As was said before, double check your firewall. The other thing to be concerned with in Win 7 is extra user-restrictions. Applications run from a user account are further 'sandboxed' to prevent bad code from executing, and so a lot of things that could run in XP get blocked in Win7. When you run the application on Windows 7, try to run it 'As Administrator' (even if you are logged in as an Administrator user).

If you run from the command line, make sure you open the command line 'As Administrator' by right-clicking on the Command Prompt icon and choosing 'Run as Administrator.'

If you run from an executable JAR then try to right-click directly on the JAR and do 'Run as Administrator.'


Steve
Brian Burress
Ranch Hand

Joined: Jun 30, 2003
Posts: 122
My bet is that the issue is on the Windows 7 box. As someone else suggested, Windows 7 does seem to default as less permissive as far as firewall.

A simple Google should assist you in finding out how to work with windows 7 firewall settings. Make sure you are allowing the server side to accept inbound requests over your port.

It won't hurt to do a netstat on the server side to confirm you are listening to the port.
Martin Vajsar
Sheriff

Joined: Aug 22, 2010
Posts: 3610
    
  60

Kevin Simonson wrote:
Martin Vajsar wrote:I'd advice to check your firewall settings. I've found the firewall to be much less permissive when I migrated from Windows XP to Windows 7.

Do I need to check the firewall settings for my (Windows 7) laptop or the Linux machine? Or both? And is there a standard way to check firewall settings on a Windows 7 machine and on a Linux machine, or do I pretty much have to call my company's help desk and get them to help me figure out what the firewall settings are on these two machines?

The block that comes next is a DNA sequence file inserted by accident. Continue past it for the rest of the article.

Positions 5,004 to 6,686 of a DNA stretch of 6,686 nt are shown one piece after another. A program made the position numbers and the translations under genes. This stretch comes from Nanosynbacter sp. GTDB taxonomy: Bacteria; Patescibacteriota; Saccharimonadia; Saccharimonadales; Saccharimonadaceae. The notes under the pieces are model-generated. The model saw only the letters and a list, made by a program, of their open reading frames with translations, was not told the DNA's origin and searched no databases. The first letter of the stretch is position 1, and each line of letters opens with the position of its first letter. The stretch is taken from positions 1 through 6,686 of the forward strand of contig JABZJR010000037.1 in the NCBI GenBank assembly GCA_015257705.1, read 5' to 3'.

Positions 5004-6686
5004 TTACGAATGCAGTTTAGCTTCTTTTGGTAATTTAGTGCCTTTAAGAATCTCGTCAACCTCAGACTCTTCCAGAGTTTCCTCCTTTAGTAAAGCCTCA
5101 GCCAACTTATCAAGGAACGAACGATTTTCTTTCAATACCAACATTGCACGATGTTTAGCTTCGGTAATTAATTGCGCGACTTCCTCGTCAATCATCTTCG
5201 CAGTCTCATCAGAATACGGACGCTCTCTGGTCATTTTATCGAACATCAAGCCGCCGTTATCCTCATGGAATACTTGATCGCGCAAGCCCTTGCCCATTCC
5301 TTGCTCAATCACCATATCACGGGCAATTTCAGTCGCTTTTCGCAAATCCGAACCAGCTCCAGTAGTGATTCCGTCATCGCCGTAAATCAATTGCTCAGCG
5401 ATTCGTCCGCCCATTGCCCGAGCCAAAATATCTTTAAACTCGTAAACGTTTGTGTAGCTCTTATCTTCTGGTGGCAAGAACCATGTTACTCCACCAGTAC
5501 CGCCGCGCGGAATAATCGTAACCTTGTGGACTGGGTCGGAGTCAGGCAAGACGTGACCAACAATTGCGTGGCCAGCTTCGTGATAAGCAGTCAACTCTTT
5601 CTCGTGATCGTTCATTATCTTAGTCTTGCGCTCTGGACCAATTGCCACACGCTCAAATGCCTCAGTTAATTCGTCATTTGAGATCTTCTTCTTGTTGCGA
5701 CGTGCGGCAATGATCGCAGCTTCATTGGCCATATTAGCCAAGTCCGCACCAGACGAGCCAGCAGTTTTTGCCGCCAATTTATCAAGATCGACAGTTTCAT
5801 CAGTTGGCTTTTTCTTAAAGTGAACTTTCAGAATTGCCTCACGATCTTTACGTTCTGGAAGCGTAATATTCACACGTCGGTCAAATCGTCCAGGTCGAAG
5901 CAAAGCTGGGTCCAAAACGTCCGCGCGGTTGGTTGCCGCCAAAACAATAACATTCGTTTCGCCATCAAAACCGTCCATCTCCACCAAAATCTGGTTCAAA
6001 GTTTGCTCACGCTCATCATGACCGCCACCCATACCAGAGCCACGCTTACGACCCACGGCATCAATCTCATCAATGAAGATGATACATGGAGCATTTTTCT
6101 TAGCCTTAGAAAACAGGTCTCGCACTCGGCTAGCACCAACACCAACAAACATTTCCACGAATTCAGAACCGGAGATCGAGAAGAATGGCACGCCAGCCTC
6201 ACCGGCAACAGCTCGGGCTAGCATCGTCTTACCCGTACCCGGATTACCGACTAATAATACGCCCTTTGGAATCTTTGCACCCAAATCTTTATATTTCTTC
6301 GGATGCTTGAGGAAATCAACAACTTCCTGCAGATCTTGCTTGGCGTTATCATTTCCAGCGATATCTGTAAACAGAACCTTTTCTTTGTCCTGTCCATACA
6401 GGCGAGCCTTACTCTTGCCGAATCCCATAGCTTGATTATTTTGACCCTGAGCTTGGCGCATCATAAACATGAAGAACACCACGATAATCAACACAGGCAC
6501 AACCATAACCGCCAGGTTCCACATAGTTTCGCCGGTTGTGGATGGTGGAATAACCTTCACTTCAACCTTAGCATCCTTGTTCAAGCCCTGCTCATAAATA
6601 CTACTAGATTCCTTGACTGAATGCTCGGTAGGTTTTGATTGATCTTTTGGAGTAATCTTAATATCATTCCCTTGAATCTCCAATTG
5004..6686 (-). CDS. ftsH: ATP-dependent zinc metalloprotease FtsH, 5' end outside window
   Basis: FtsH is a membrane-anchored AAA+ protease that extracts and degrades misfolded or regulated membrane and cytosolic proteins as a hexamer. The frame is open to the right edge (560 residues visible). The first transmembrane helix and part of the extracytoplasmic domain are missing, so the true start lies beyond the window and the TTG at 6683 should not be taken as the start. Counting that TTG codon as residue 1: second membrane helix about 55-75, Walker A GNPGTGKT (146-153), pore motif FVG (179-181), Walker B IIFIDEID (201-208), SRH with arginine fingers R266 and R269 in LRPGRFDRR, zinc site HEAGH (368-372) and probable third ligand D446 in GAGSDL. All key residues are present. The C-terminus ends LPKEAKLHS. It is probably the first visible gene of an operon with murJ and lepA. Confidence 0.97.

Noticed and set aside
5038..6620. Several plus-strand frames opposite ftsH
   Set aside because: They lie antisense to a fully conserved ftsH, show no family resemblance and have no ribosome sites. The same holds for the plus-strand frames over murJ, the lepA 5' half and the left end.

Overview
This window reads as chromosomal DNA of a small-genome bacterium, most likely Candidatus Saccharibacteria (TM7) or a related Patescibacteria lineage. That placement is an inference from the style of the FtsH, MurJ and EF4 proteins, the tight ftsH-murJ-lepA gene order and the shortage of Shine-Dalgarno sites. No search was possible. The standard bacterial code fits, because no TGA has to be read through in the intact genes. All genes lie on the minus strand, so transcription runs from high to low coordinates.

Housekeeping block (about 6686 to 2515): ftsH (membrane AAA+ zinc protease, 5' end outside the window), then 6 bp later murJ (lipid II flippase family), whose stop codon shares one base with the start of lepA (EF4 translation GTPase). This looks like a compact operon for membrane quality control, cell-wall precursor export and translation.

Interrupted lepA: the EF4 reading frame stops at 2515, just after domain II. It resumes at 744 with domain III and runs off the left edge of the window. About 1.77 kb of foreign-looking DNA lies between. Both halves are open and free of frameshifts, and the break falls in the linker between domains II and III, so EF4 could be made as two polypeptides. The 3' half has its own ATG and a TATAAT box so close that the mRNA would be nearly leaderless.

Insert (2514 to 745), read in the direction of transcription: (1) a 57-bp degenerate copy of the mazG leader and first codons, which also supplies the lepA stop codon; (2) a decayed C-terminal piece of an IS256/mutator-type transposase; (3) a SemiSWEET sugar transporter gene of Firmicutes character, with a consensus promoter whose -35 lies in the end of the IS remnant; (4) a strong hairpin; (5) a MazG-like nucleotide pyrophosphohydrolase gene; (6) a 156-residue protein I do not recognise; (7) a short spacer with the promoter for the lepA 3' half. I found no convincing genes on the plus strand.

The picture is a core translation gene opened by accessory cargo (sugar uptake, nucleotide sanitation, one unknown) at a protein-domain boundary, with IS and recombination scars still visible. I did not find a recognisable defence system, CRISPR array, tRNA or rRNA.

Kevin Simonson

I meant the firewall on Windows side. It might also help marking your network as Home or Work instead of Public (assuming the Linux server actually isn't on a Public network). Both of this requires privileges you might be lacking. The detailed instructions are too extensive to list here, besides I'm still not that experienced with Windows 7. However, you should be able to google these out on the web.
Winston Gutkowski
Bartender

Joined: Mar 17, 2011
Posts: 7892
    
  21

Kevin Simonson wrote:I tried again executing "java SmSe 13267 68" on my laptop and "java SmRc 13267 10.88.36.152" on the Linux machine. After a little bit I got the following output...
I/O exception!
readExc.getMessage() == "Connection timed out".
java.net.ConnectException: Connection timed out
at java.net.PlainSocketImpl.socketConnect(Native Method)...
I'm not entirely sure how this helps me though. All it seems to do is say that the O/S timed out while trying to make the connection.

Of course it does. You now know the primary reason why the program failed.

Unfortunately, a bit like those CSI shows, "head splattered because he fell from a great height" isn't always what it seems.
Programs don't commit suicide, gumshoe:Dey wuz muydered. Muydered I tells ya. By youz, or by "de man" (the JVM), or by something we'z gots no control over...

Your task, Mr. Phelps - should you choose to accept it - is to work out why; and our analysts suggest that you look outside your program for the answer.

This tape will self-destruct in five seconds....

Winston

 
GeeCON Prague 2014
 
subject: Why Won't a Simple Socket Program Work when a Windows 7 Machine Acts as Server?